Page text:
Workers’ Compensation WA – Getting Your Fair Share

The Workers’ Compensation and Injury Management Act 1981 (WA) contains statutory limits on the amounts of compensation paid to injured workers. This article comments on the circumstances in which the entitlement to “reasonable medical and other expenses” under Clause 17 of Schedule 1 of the Act (currently fixed at $65,391) are paid.

Authorities on this area of the Act are limited, however the WA Court of Appeal recently added some further thoughts on the matter.

In Napier v BHP Billiton (Worsley Alumina) Pty Ltd [2015] WASCA 230 the Court was asked to consider the employer’s liability to pay compensation for reasonable expenses incurred or likely to be incurred in respect of medical treatment under Clause 17.

It was noted that as Clause 17 required that the expenses be “with respect” to medical treatment, it was a (perhaps obvious) necessary condition of the entitlement that the medical treatment be with respect to an “injury” as defined under the Act. But that was not all. The reasonableness of the medical treatment with respect to the injury would be required to embrace (without being exhaustive) matters going to the appropriateness, effectiveness and cost of the treatment.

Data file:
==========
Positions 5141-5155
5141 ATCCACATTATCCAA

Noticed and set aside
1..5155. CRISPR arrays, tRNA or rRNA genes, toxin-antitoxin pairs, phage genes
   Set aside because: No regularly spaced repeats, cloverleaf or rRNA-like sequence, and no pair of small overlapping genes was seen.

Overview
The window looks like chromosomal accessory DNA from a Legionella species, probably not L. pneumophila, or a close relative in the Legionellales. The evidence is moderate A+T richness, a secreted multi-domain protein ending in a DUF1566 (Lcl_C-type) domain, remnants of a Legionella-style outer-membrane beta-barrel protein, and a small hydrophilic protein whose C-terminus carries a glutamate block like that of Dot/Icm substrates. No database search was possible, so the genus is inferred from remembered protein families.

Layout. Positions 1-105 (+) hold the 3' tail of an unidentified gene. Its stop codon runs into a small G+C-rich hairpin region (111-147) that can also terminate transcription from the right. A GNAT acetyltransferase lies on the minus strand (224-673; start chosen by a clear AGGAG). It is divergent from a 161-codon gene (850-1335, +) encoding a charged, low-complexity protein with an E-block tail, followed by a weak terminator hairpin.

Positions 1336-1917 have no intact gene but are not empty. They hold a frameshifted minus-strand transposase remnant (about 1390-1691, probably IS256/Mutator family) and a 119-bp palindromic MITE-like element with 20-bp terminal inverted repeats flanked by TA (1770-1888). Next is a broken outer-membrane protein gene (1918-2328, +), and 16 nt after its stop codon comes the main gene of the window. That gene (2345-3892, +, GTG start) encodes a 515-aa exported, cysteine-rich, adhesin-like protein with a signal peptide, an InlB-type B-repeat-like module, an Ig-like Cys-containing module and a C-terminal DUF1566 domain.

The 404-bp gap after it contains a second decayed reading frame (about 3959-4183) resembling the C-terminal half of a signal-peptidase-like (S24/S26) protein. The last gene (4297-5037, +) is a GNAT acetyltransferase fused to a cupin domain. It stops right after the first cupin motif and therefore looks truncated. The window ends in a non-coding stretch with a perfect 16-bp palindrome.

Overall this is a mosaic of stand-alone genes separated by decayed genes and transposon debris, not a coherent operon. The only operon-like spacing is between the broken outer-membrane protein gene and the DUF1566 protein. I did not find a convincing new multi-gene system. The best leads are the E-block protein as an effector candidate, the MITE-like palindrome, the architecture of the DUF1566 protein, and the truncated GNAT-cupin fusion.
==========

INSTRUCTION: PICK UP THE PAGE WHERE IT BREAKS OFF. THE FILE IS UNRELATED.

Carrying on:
For example, a large outlay for a marginal outcome was unlikely to be reasonable. In Napier the worker sought payment for C5/6 disc replacement surgery, arguing that it was “reasonable” in the circumstances.

The Court held that the evidence fell well short of establishing that the surgery was medically and surgically appropriate for the appellant’s injury, being mechanical neck pain and further, the evidence did not establish that the surgery was medically and surgically appropriate to relieve pain caused (or contributed to) by the injury.

If either had been established, there would have been a sufficient factual foundation to characterise the claim as being one for reasonable expenses.

For more information on this paper or any Workers’ Compensation issue please contact Stephen Williams on (08) 9321 3755.

The information published on this website is of a general nature and should not be construed as legal advice. Whilst we aim to provide timely, relevant and accurate information, the law may change and circumstances may differ. You should not therefore act in reliance on it without first obtaining specific legal advice.